Brian Fahey:

And another related element that I think is quite important too, is there are social norms that affect our rules. Things that are expected in how you operate and function in society. And the good example is in the world of COVID-19 today, there's very much a pressure and a societal expectation to comply with rules such as social distancing and the wearing of masks and things like that that differ from one jurisdiction to the next. But compliance is really about adhering to all these types of rules. It's very much associated very often with legislative rules, but in reality it's broader than that.

Anastasia Smaga:

But why do we need specially compliance regulation in different companies and so on because companies... they already need to be a legislation. They already need to satisfy all these rules and they already have lawyers and other specialists who need to do all of these things.

Brian Fahey:

Yeah, it's a great question. I think the challenge always is... Legislative rules aren't enough for what is expected from society around actions of companies and individuals. And that's where society's norms come into place. But for companies that have a certain attitude towards risk, they may want to have a broader set of rules that they expect their employees and how they operate and do business. That is different or hopefully broader or depending on the risk appetite, much more emphatic in how they want their employees to operate and function in how they do business for the company. And typically, you will have yes, you must adhere to the laws, but you also must do other things that are expected from you as part of an employee of a company. So you must obey their expectations because they have a brand and a reputation and they want to appear in a certain way to their clients and prospects and the people that buy their products.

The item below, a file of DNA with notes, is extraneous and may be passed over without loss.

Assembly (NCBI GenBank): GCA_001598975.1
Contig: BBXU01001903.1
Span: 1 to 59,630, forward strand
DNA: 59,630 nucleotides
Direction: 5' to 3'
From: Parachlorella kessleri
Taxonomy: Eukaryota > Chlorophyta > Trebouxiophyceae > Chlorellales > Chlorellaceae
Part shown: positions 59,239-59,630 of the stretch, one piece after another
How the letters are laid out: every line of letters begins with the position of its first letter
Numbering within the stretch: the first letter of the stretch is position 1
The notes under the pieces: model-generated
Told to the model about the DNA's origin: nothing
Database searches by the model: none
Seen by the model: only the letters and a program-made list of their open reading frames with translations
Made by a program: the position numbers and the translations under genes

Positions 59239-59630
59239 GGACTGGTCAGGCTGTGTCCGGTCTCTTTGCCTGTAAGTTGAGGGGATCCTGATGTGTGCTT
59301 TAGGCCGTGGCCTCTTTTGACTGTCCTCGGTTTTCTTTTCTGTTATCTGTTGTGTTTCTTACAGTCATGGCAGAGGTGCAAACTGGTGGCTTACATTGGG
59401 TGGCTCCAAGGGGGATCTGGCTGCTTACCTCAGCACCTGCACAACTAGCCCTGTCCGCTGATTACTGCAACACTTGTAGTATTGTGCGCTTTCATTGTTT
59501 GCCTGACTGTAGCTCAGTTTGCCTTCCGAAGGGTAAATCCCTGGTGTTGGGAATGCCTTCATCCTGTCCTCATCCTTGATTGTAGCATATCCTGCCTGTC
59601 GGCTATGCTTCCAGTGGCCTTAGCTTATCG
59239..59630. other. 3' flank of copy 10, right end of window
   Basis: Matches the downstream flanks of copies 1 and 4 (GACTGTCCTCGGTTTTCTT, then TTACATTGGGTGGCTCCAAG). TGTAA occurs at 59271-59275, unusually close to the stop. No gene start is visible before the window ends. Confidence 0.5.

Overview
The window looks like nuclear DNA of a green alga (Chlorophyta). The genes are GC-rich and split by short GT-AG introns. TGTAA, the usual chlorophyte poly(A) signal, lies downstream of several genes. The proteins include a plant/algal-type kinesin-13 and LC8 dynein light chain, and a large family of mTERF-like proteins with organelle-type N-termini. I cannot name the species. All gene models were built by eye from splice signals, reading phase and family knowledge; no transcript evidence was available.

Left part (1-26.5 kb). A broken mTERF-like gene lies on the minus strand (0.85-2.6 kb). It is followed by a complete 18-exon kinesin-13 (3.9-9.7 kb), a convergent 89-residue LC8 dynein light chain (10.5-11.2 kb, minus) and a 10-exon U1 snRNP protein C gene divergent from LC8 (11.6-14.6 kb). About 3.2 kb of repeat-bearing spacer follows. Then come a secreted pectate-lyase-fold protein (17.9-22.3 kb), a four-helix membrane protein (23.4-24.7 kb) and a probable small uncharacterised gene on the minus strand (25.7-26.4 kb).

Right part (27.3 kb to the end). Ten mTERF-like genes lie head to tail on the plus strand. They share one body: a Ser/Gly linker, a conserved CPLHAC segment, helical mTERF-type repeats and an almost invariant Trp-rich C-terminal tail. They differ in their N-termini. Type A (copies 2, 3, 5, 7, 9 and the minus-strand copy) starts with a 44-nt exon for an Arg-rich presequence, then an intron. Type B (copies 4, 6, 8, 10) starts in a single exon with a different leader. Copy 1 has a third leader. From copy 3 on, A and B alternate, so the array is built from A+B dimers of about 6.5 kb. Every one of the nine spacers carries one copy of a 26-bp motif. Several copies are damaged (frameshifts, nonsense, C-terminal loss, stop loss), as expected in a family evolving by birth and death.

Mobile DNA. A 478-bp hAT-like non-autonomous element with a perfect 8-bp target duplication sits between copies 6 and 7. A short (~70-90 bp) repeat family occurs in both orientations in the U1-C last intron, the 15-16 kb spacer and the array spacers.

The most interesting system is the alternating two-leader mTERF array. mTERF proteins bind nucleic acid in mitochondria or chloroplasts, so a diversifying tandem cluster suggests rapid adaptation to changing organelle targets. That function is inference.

Brian Fahey:

So, it's not sufficient in nearly all jurisdictions in the world to just adhere to the legislative parts. I mean, the legislation unfortunately is often behind what is expected of companies to do. I mean, every time there's a scandal in the world, legislation comes afterwards. But in reality, society looks at us and says, "That's unacceptable." And the politicians are reacting often by putting in the legislation, subsequent to the fact. So most companies and the ones that are in the sort of most admired ethical companies in the world, what they ask for and what they request from their employees far exceeds what the legislation specifies.

Svetlana Snezhko:

Brian, and how do you think, how to make compliance effective not just a formal function in the company? Shouldn't this way a company orient to the ethical norms or first follow their legislative norms in your opinion?